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SS City Of Cairo

                                                               
 
 
 
 
                                                                         A Truly Amazing Story
 
 
 
Look carefully at the B-17 and note how shot up it is - one engine dead, tail, horizontal stabilizer and nose shot up.. It was ready to fall out of the sky. (This is a painting done by an artist from the description of both pilots many years later.) Then realize that there is a German ME-109 fighter flying next to it. Now read the story below. I think you'll be surprised.....

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Charlie Brown was a B-17 Flying Fortress pilot with the  379th Bomber Group at Kimbolton , England . His B-17 was called 'Ye Old  Pub' and was in a terrible state, having been hit by flak and fighters.  The compass was damaged and they were flying deeper over enemy territory  instead of heading home to Kimbolton.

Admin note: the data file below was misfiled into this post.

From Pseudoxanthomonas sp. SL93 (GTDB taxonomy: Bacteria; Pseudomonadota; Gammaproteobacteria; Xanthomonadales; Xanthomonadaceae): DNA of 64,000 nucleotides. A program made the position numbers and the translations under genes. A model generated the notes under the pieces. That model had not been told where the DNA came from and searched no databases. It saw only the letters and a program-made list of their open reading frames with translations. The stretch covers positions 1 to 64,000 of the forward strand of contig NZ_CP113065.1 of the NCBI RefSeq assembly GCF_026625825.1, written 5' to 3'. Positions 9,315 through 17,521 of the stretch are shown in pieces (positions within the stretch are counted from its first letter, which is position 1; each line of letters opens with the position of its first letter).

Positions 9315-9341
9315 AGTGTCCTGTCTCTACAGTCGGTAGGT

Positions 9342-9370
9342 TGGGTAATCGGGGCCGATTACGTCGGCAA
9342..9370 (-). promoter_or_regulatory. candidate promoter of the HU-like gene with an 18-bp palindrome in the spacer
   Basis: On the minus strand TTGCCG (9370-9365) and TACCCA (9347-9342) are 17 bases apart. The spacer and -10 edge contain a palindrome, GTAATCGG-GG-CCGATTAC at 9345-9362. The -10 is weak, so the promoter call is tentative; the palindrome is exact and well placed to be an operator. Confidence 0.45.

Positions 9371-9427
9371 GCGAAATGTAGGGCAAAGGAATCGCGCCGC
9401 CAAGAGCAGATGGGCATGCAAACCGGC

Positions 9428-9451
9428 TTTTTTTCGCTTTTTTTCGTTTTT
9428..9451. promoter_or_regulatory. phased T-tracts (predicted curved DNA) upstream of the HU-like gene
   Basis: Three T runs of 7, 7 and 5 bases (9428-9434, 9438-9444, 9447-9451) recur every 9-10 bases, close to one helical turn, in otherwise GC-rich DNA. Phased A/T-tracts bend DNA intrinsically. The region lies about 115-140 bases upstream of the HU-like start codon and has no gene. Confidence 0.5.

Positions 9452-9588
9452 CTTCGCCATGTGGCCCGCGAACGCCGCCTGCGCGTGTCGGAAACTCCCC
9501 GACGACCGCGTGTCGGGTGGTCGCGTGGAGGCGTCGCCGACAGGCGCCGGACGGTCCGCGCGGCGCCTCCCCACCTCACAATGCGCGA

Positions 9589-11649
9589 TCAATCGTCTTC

After flying over an enemy  airfield, a German pilot named Franz Steigler was ordered to take off and  shoot down the B-17. When he got near the B-17, he could not believe his  eyes. In his words, he 'had never seen a plane in such a bad state'. The  tail and rear section was severely damaged, and the tail gunner wounded.  The top gunner was all over the top of the fuselage. The nose was smashed  and there were holes everywhere .
Despite having ammunition, Franz  flew to the side of the B-17 and looked at Charlie Brown, the pilot. Brown  was scared and struggling to control his damaged and blood-stained plane. 
Aware that they had no idea where they were going, Franz waved at  Charlie to turn 180 degrees. Franz escorted and guided the stricken plane  to, and slightly over, the North Sea towards England.   He then saluted Charlie  Brown and turned away, back to Europe.
When Franz landed he told  the C/O that the plane had been shot down over the sea, and never told the  truth to anybody. Charlie Brown and the remains of his crew told all at  their briefing, but were ordered never to talk about it.
More than  40 years later, Charlie Brown wanted to find the Luftwaffe pilot who saved  the crew. After years of research, Franz was found. He had never talked  about the incident, not even at post-war reunions.
They met in the USA at a 379th. Bomber Group reunion, together with 25 people who are  alive now - all because Franz never fired his guns that  day.

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B-17 pilot Charlie Brown and German Ace Franz Stigler